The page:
100 copies, to be exact, available on cassette only, and only Bandcamp Friday, which is Nov. 5 – or at one of our live shows, if we have any left. The cassette’s gonna have six, maybe seven tunes on it, but only four are going to be on the digital download. You’re gonna wanna go cassette on this one.

You can buy it here when it goes live on Nov. 5. Don’t worry, there’ll be download codes in the cassettes, which are also gonna contain all sorts of other cassette-only goodies, so really, if you’re on the fence about going digital or cassette – go with the cassette. It’ll be worth your while. Plus, your cool factor will jack up exponentially among your core demographics – cassettes are coming back, big time – didn’t you see Guardians of the Galaxy, ferchrissake? Even Forbes is on the cassette train. This is your chance to be ahead of the curve.

Anyway, we recorded it live at the Sun Tiki in Portland – whose owner, Ian, will be the first to tell you – isn’t a recording studio. It’s a rehearsal studio. There’s bleed. Every band can hear every there band rehearse. Not exactly the best recording conditions.

But here’s the thing: the rooms sound great. Really fucking good. It’s a joy to work there.

MIguel plays the spoons.

Plus, they rent by the hour and it opens really early in the morning – like, 7 a.m.

And no self-respecting musician is gonna get up that early on a Monday or Tuesday to practice. Just sayin’, it ain’t gonna happen.

At least, that’s how we figured it.

So, we booked a room there on a Monday about four months ago, from 8 am to 2 pm, figuring we’d have the place to ourselves. And for the most part, we did.

We brought in our little four-track board, a couple of good microphones, and our busking set-up. We played live for four or five hours, and walked outta there with six tracks that had potential, we thought: five originals and one cover. We had them mastered by a guy named Dylan Ray outta Nashville, who worked wonders.

And, by God, if it don’t sound half bad. In fact, it sounds pretty goddam good.

We’re dropping the first tune – it’s called “They Ran Us Off” – on Oct. 16. It’ll be available on the usual digital distro channels: iTunes, Spotify, Amazon, YouTube, and probably a bunch of others I’ve forgotten about. I’ll post the links here in the blog when I’ve got ’em.

It’s a riveting little tune, though, a tough little number that checks in at around 2:43 seconds, give or take a few seconds of studio chatter we left in there, ’cause why not?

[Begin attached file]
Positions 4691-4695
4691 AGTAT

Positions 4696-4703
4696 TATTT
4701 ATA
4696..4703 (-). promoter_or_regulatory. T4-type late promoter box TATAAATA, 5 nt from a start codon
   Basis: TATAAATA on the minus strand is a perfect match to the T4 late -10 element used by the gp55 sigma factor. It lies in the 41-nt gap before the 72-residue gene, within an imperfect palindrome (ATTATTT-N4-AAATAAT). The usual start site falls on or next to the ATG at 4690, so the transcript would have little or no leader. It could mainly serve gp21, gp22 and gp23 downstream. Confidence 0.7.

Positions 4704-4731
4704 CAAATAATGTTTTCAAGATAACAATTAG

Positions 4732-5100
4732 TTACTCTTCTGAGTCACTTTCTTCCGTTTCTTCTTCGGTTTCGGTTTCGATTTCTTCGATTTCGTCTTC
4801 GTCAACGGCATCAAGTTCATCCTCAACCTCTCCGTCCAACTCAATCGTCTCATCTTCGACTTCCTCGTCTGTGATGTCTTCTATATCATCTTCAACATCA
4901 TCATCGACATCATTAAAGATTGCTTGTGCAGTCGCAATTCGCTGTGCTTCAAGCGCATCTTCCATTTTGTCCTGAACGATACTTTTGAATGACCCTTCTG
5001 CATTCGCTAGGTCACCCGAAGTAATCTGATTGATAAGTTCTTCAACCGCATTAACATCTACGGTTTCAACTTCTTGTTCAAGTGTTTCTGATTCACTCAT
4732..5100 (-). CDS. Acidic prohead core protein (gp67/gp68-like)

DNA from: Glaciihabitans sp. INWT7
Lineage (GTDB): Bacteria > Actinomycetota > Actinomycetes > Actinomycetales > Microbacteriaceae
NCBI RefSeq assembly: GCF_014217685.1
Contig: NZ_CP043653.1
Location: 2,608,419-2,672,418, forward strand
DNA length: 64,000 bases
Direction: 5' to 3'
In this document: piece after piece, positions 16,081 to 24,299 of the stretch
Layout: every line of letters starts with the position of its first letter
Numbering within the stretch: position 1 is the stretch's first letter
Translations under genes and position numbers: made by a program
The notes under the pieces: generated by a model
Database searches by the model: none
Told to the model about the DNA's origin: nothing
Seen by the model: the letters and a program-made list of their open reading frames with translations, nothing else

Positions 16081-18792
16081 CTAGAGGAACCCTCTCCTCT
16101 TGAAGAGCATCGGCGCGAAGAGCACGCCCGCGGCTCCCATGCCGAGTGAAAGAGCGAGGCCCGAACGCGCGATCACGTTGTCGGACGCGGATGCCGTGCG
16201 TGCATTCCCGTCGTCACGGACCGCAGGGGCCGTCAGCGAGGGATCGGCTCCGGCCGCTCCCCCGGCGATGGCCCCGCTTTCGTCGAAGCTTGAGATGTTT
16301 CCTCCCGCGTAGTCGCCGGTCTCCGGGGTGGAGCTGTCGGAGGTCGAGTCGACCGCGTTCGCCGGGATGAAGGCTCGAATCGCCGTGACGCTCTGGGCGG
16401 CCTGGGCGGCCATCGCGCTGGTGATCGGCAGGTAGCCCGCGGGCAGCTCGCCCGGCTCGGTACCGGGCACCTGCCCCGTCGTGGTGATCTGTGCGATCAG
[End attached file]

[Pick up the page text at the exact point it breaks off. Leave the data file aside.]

Frank Gallagher plays some guitar.

It emerged out of a poem that Mig texted me late one night, and it struck me just the right way – maybe because I was, at least, in part, in pretty much the same place that Mig’s lyrics described.

But like I said, it’s a tough little song; it’s all about alienation, and indignity, and bullshit – good lord, the bullshit – and ultimately, hope. Because really, that’s all we’ve got.

So, yeah, check the streaming services come Nov. 5 or – even better – join our mailing list, and we’ll send it to you when it comes out.

And we won’t spam you. Promise.

And there’ll be more to come; we’ve got some special surprises in store in the coming weeks, and we truly hope you’ll sign on and stick around a while. It’s gonna be fun.

All the photos here, btw, were done by Ryan Schools, who’s an amazing photog. I’d’a linked to his sit here if he had one, but he doesn’t. That said, you wanna book him, lemme know. I can put you in touch.

Plague Dad Played Amigo’s In Portland Last Week

For most of the summer, we’ve been setting up on Friday and Saturday nights down on Wharf St., in Portland’s Old Port, busking from about 10pm until the bars close – and last Friday was no different. It had been raining hard all day, though, and we weren’t sure we were going to get to play. But by around 10, the rain had cleared off and it turned into a rather nice evening, so we packed our gear and headed down to the Old Port to play a few sets.

Plague Dad – Live at Amigo’s in Portland, Maine’s Old Port, on Friday, Sept. 24, 2021